Clearwire Introduces New Clear Spot 4G Apollo Hot Spot

Clearwire has announced a new device in it’s portfolio of internet devices.  The new Clear Spot 4G allows “unlimited” access to Clearwire’s Wimax network in 70 markets across the country.  The Clear Spot 4G has the ability to connect up to 8 Wi-Fi enabled devices to Clearwire’s network.

This new hotspot for Clearwire brings improved battery life and enhanced mobile performance.  Clearwire was the first US wireless internet provider to bring a wireless hotspot to market in 2009 with the original Clear Spot.  Clearwire was founded by cellular industry pioneer Craig McCaw as the first commercially available WiMax provider.  Sprint owns nearly half of Clearwire at this point. Sprint uses the same WiMax network for their 4G enabled devices.

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The Clear Spot 4G, dubbed “Apollo” is manufactured by GemTek and will be available this week for $99 or a $6 a month lease. On a full charge, the Clear Spot 4G is supposed to deliver 8 hours of use to up to 8 connected devices.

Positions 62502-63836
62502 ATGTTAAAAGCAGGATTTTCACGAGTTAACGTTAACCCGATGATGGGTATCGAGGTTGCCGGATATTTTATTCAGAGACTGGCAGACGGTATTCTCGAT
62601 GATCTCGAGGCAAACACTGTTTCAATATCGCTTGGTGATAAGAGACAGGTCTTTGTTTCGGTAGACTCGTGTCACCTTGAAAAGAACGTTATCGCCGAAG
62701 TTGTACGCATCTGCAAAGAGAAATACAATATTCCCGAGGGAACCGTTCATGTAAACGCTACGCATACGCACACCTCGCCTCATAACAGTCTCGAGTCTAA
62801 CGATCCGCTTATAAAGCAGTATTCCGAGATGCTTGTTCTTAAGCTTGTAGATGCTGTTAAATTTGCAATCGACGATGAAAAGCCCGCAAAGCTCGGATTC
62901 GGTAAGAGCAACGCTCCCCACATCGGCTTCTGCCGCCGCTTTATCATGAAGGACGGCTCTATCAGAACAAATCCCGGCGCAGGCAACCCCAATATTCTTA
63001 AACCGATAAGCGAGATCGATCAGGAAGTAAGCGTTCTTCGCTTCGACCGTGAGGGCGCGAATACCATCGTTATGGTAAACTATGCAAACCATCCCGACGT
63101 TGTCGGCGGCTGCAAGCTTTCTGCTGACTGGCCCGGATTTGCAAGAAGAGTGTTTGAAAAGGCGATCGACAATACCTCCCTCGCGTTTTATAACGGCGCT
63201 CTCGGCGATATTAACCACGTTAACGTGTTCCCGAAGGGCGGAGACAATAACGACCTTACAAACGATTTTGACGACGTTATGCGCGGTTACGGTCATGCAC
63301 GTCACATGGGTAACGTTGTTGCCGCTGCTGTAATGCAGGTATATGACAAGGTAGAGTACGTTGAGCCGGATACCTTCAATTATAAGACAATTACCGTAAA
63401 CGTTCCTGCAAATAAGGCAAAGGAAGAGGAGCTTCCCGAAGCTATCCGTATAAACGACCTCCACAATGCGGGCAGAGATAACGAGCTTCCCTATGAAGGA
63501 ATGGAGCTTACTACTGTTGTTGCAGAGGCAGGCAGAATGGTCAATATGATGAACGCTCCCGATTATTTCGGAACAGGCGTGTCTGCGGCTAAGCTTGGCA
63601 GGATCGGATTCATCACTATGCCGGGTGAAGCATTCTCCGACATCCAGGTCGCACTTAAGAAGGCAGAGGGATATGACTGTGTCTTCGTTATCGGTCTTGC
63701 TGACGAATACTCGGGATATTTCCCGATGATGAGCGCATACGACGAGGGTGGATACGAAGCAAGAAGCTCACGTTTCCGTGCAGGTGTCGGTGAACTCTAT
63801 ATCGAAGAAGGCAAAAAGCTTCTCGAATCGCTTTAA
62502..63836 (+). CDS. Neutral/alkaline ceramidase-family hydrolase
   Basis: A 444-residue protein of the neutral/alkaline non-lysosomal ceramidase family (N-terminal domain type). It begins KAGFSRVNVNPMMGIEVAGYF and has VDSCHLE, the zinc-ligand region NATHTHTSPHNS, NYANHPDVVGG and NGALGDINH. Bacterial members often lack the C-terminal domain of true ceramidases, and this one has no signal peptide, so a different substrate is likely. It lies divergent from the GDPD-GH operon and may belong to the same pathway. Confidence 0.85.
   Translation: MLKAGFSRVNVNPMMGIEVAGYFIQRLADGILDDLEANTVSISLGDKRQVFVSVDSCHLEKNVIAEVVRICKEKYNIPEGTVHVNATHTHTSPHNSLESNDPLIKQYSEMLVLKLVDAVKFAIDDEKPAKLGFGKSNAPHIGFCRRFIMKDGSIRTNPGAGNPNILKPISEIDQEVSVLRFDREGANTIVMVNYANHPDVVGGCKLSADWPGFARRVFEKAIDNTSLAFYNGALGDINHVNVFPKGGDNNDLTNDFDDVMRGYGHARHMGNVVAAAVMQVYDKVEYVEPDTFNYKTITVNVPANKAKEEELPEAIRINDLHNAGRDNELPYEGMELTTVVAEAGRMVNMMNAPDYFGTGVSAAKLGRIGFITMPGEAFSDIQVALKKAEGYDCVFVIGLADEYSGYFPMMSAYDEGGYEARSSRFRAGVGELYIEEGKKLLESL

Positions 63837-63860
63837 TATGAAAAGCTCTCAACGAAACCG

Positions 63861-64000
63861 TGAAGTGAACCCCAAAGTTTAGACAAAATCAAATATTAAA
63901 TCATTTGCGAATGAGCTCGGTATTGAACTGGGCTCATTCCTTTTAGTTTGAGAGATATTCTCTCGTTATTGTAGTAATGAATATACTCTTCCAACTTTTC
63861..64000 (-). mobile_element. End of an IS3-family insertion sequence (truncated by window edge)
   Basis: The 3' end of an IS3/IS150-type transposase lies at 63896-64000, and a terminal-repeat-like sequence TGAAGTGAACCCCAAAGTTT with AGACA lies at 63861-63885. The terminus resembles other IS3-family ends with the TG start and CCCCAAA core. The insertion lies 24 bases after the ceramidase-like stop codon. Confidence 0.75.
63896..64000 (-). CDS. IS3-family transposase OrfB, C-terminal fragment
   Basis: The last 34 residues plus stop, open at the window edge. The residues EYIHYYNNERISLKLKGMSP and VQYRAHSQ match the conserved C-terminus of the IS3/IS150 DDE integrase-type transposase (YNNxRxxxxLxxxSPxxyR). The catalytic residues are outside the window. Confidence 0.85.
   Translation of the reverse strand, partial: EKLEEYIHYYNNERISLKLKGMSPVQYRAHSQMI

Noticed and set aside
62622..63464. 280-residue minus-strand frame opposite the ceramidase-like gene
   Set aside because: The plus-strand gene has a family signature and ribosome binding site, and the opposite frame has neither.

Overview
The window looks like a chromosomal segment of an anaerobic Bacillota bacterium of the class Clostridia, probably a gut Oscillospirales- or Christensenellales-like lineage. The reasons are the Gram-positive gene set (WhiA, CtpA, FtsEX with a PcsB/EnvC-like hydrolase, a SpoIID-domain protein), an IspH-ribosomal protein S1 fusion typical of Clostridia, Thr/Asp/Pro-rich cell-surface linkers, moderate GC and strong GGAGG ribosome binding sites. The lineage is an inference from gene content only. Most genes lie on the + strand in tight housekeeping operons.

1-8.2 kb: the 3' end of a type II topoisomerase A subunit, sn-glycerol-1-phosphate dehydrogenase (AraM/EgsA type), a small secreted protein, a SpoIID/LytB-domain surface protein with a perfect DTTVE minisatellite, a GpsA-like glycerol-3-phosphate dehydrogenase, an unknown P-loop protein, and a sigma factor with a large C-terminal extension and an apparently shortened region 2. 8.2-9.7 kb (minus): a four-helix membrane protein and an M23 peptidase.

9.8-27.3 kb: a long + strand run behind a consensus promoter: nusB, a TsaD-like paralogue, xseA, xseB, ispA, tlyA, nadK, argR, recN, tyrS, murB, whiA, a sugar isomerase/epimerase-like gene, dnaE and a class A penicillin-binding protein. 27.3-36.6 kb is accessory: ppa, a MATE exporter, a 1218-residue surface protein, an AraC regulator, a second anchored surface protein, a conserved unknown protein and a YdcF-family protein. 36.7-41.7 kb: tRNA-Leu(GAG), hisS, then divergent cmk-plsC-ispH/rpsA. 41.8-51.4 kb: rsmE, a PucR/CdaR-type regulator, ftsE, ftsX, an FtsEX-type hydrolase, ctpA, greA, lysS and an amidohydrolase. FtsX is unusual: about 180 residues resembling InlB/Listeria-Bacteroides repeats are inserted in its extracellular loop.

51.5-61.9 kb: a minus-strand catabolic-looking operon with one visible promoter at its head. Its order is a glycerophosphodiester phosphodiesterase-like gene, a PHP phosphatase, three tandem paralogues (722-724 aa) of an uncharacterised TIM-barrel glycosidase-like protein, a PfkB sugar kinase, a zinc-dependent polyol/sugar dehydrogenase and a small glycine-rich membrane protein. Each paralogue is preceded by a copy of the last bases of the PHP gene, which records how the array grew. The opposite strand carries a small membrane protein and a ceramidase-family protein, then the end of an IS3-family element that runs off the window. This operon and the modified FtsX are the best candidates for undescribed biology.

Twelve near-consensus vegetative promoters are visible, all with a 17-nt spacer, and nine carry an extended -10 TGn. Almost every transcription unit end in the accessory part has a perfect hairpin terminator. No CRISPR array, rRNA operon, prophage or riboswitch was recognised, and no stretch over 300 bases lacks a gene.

“With our new CLEAR Spot 4G – Apollo, surfing, streaming, gaming and entertaining are all possible this summer in over 70 markets coast to coast,” said Dow Draper, senior vice president of marketing and products for Clearwire. “This device is the ultimate Internet surfing machine and offers today’s mobile user, and the millions of Wi-Fi products in use across the country, even greater access to CLEAR’s super-fast and affordable 4G Internet service.”

Clearwire service is available in unlimited plans starting at $45 a month and a bundled unlimited plan of home and on the go service for $55 a month. The Kirkland based company highlights the fact that their service is not tiered or capped and a truly unlimited experience. However, their unlimited plans are subject to the provisions of Clearwire’s acceptable use policy which can be found here.  In that policy they reserve the right to cap anybody at anytime that they feel is using the service excessively.  The AUP gives clearwire the rights to certain remedies including “…reducing the data rate of bandwidth intensive users during periods of congestion…”

Source: Clearwire